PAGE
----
Emergency laparotomy is frequently associated with worst outcomes in severely ill patients and with a higher risk of burst abdomen and IH. As such, prophylactic measures for these patients are more relevant to prevent these complications.
Few data are available on long-term outcomes after the use of prophylactic mesh in an emergency setting. To our knowledge, the present study is the first study to analyze the long-term results of IH prevention with mesh in emergency midline laparotomies. One of the strengths of our study is that the median follow-up time was longer than 5 years in 70% of the cohort.
The characteristics of the patients in both groups showed small differences. There were more patients in the M group with a revision laparotomy or with previous midline incision, both of which are well-known risk factors for burst abdomen12 and IH, and probably, this circumstance is the explanation for the higher frequency of using a mesh for prevention. This measure was clearly effective in revision laparotomy as there was a reduction in the incidence of IHs (14.3% M group vs 53.7% S group; CI: 1.24-11.29; O.R 3.75; P=0.005).
In our results, almost one third of the diagnosed IHs appeared after 2 years of follow-up. Therefore, studies with a shorter term would probably underestimate the real incidence of IHs. Our data support similar results obtained in other studies over a long-term follow-up period for elective patients20.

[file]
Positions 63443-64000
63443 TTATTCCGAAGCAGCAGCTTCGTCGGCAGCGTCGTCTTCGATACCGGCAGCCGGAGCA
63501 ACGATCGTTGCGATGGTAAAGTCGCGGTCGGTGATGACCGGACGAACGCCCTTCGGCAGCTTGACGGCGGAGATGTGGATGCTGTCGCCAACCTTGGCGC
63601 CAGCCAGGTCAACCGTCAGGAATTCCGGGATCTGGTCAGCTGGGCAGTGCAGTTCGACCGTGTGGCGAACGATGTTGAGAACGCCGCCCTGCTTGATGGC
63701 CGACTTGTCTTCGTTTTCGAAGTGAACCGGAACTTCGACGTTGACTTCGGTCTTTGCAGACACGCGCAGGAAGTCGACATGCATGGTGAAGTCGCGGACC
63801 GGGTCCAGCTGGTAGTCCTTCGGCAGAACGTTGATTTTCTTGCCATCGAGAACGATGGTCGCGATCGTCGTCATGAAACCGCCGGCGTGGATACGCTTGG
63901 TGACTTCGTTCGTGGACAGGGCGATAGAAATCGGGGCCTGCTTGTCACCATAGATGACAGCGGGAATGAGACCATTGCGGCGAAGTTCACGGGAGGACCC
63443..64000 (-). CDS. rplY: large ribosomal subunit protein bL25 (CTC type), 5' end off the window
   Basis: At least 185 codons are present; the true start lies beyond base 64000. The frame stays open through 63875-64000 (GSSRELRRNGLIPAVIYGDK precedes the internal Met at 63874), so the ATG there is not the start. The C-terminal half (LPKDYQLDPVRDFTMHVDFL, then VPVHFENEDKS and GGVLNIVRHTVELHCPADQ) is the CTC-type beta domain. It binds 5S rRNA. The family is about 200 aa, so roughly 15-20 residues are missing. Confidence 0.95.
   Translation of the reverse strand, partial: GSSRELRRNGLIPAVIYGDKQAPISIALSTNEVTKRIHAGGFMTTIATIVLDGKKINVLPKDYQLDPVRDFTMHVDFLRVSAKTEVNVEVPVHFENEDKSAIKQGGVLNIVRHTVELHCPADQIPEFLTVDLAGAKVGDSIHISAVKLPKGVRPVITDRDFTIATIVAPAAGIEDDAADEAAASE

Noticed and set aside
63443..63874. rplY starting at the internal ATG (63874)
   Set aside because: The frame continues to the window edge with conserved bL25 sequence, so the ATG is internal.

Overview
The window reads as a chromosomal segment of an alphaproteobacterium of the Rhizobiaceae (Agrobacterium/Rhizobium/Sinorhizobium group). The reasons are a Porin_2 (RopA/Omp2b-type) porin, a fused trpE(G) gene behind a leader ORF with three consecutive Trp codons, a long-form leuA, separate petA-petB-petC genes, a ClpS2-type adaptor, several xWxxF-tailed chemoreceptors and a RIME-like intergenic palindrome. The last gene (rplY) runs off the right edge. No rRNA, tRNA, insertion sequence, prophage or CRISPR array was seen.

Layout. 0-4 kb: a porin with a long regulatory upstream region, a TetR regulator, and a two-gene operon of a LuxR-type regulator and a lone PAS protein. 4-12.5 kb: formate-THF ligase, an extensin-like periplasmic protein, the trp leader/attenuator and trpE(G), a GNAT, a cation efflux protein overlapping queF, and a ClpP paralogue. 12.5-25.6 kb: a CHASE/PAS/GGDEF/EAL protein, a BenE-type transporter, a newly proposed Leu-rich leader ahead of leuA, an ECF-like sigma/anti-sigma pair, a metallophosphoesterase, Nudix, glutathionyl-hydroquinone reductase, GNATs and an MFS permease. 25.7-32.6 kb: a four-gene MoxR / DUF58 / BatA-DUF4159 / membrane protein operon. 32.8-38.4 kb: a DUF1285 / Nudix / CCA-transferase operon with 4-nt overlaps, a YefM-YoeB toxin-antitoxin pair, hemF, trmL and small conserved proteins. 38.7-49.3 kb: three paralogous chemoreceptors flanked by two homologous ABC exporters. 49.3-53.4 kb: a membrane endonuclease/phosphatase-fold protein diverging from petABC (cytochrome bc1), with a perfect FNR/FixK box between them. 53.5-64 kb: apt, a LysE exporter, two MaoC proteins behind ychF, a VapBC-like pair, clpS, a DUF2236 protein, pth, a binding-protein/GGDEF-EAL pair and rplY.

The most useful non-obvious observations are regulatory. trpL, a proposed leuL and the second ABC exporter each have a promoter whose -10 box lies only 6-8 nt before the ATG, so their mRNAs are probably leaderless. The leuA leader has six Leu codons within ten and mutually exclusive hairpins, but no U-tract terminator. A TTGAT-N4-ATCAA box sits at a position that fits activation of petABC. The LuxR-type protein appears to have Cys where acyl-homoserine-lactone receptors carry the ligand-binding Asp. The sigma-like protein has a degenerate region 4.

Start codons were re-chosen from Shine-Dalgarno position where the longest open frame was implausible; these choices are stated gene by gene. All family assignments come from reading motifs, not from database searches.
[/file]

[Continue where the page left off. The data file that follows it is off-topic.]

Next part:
Despite the use of mesh reinforcement to prevent IH, it seems that IH is delayed but does not disappear completely as observed in hernia-free survival analysis by the parallelism of accumulated incidence lines. Hence, the use of a mesh as a prophylaxis seems to act as a “palliative” more than a curative measure; therefore, we believe that new closure, prevention techniques, and mesh materials should be investigated to evaluate their long-term outcomes.
When an IH appears despite previous use of a prophylactic mesh and needs to be repaired, the risk of recurrence seems to be high, as revealed by our study (100%). The presence of a previous mesh could be related to a more difficult operation, but the small size of the sample precludes to make conclusions.
In the present study, the number of patients analyzed was higher than that in our previous analysis11. This is because in the previous study, some patients had not reached the minimum follow-up for the study inclusion (one year), whereas in the present study, those patients were included as they exceeded the follow-up time.
The use of synthetic mesh in contaminated environments, as in emergency laparotomies, is controversial17, but other studies have demonstrated its safety in contaminated complex ventral hernia repairs30. Our results support the view that concerns regarding mesh infections are exaggerated, and the risk of mesh-related complications is minimal. This also confirms our previous results on the safety and efficacy of the use of synthetic mesh in emergency midline laparotomy reinforcement, even in the presence of peritonitis 11, thus ensuring that mesh reinforcement maintains its capability to prevent IHs with a minimum rate of complications after a long-term follow-up.